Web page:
“Next year we’re looking to expand it even more,” Peterson said. While utilizing both morning and afternoon sessions increased participation, Peterson is looking to add several levels to each camp, as well as additional pilot camps in December and over spring break. At least 300 participants are anticipated for next summer, and Peterson hopes to offer more scholarships.

Three different camps have formed the base of the summer program, each catering to a certain age group: Lego Learners (grades 1-3), Lego Robotics (grades 4-6), and Tetrix Robotics (grades 7-9). The classes are restricted to about 10 kids, one instructor, and two mentors.

Jeremy Richardson, engineering coordinator for the UI Department of Biology, instructed Lego Robotics and Tetrix Robotics. He encouraged and joked with the students throughout his instruction. “It looks like I’m going to have to build the next challenge,” Richardson said to a Tetrix Robotics class. “I didn’t think anyone would get past this one.”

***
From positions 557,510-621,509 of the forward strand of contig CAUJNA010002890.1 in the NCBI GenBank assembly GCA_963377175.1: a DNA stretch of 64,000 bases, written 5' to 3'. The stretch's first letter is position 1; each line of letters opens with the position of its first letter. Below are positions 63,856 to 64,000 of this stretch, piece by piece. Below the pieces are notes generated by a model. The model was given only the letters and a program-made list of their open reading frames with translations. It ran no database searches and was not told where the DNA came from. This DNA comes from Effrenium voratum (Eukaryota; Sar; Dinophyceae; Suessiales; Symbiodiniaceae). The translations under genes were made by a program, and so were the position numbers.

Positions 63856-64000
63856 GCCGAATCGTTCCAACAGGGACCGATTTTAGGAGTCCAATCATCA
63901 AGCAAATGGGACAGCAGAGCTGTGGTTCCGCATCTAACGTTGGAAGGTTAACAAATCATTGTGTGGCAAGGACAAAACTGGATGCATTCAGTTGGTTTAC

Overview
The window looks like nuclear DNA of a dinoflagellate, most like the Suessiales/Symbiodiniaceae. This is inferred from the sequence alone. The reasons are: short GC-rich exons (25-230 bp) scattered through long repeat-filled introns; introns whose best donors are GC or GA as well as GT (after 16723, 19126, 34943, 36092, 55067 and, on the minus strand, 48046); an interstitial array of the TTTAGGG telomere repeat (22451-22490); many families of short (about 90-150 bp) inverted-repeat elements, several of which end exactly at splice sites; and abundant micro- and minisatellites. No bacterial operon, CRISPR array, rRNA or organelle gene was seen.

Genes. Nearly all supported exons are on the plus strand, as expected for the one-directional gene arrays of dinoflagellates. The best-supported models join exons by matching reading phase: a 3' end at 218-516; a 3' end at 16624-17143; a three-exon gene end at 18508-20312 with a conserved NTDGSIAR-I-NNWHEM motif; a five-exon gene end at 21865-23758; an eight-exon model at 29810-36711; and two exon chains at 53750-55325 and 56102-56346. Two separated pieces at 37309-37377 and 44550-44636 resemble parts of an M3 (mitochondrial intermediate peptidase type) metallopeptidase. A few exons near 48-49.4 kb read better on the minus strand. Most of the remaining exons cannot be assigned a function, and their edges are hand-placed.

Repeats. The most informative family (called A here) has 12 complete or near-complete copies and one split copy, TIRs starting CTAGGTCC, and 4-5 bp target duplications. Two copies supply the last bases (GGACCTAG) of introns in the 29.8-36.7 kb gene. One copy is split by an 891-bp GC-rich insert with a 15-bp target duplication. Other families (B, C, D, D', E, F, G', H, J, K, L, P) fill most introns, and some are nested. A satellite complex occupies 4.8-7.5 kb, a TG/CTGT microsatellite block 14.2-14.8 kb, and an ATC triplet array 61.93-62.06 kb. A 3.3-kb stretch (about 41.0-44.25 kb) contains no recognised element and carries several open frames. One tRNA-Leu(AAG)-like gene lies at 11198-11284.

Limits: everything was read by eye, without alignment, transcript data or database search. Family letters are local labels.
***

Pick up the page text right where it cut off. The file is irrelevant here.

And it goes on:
Participant Chad Johnson, Iowa City West High, was one of those students that succeeded in passing Richardson’s challenge.  Johnson commanded his robot, using code, to maneuver its way through wooden blocks and pick up objects with two metal arms.

Johnson is a returning participant and said he enjoys completing the various objectives and learning how to control the robots differently. “I would be here all night if I could,” Johnson said.

After assembling the kits, students used code to program light, ultrasonic, and touch sensors. Some could even personalize the robots with sounds and faces.
“It’s amazing to see what [the kids] can do in a week,” said Alicia Hoffmann, a recent UI graduate in chemical engineering. Hoffmann was one of several students or former students to assist in the camp instruction.

While the challenges naturally became more advanced at each grade level and even each day, all camps had the same goal in mind: to increase students’ interest in STEM learning and careers.

Iowa NSF EPSCoR summer research intern Barbara Newhall, a sophomore at the University of Iowa, participated in the data collection throughout the summer. She found that, for nearly every STEM-related question, student interest slightly increased and knowledge greatly increased after participating in the camp. “As the days went on, they became more interested,” Newhall said. “I hope that they’re as excited [about STEM] as they grow older, especially the girls.”